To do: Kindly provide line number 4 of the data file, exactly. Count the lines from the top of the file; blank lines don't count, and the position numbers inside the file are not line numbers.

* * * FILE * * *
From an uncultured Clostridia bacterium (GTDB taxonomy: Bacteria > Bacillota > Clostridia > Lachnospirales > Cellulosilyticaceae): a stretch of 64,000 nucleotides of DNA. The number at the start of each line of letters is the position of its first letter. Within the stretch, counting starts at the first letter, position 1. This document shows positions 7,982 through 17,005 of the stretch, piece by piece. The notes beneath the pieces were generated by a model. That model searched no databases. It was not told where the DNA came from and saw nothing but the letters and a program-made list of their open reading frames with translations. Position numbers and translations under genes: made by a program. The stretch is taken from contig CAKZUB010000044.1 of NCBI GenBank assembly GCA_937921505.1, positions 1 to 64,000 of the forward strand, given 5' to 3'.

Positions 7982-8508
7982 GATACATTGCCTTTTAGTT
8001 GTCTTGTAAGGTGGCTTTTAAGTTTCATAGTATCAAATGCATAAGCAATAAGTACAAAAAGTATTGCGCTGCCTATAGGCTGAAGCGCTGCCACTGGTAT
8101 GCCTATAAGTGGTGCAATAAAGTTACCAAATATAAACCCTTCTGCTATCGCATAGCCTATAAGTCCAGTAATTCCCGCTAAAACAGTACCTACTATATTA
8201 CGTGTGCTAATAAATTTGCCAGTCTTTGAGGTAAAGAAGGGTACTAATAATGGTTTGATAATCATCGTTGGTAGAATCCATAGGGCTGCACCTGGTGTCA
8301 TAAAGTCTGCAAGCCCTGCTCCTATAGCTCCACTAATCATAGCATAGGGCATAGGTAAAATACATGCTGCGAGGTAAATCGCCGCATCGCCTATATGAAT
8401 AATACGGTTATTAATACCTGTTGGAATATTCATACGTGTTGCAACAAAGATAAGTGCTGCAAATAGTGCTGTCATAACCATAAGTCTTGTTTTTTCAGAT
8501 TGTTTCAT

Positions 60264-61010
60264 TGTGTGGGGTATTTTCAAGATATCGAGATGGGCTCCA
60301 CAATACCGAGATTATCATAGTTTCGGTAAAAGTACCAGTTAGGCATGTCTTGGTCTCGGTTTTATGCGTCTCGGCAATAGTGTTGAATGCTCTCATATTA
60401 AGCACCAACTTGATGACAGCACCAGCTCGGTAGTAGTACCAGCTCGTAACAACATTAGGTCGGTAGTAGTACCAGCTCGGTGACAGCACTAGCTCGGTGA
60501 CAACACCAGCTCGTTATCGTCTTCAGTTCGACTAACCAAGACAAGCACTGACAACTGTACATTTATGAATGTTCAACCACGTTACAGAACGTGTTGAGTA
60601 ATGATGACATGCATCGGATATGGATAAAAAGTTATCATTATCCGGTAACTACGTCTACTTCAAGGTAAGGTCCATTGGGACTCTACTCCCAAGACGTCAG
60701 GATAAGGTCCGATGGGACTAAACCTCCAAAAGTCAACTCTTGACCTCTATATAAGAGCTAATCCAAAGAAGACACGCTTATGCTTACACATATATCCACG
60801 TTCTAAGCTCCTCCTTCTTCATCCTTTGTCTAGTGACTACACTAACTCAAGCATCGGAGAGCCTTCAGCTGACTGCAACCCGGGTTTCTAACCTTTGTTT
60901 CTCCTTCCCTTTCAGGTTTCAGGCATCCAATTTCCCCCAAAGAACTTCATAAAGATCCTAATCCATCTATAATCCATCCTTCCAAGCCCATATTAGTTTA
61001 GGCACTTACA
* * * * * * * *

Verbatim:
8001 GTCTTGTAAGGTGGCTTTTAAGTTTCATAGTATCAAATGCATAAGCAATAAGTACAAAAAGTATTGCGCTGCCTATAGGCTGAAGCGCTGCCACTGGTAT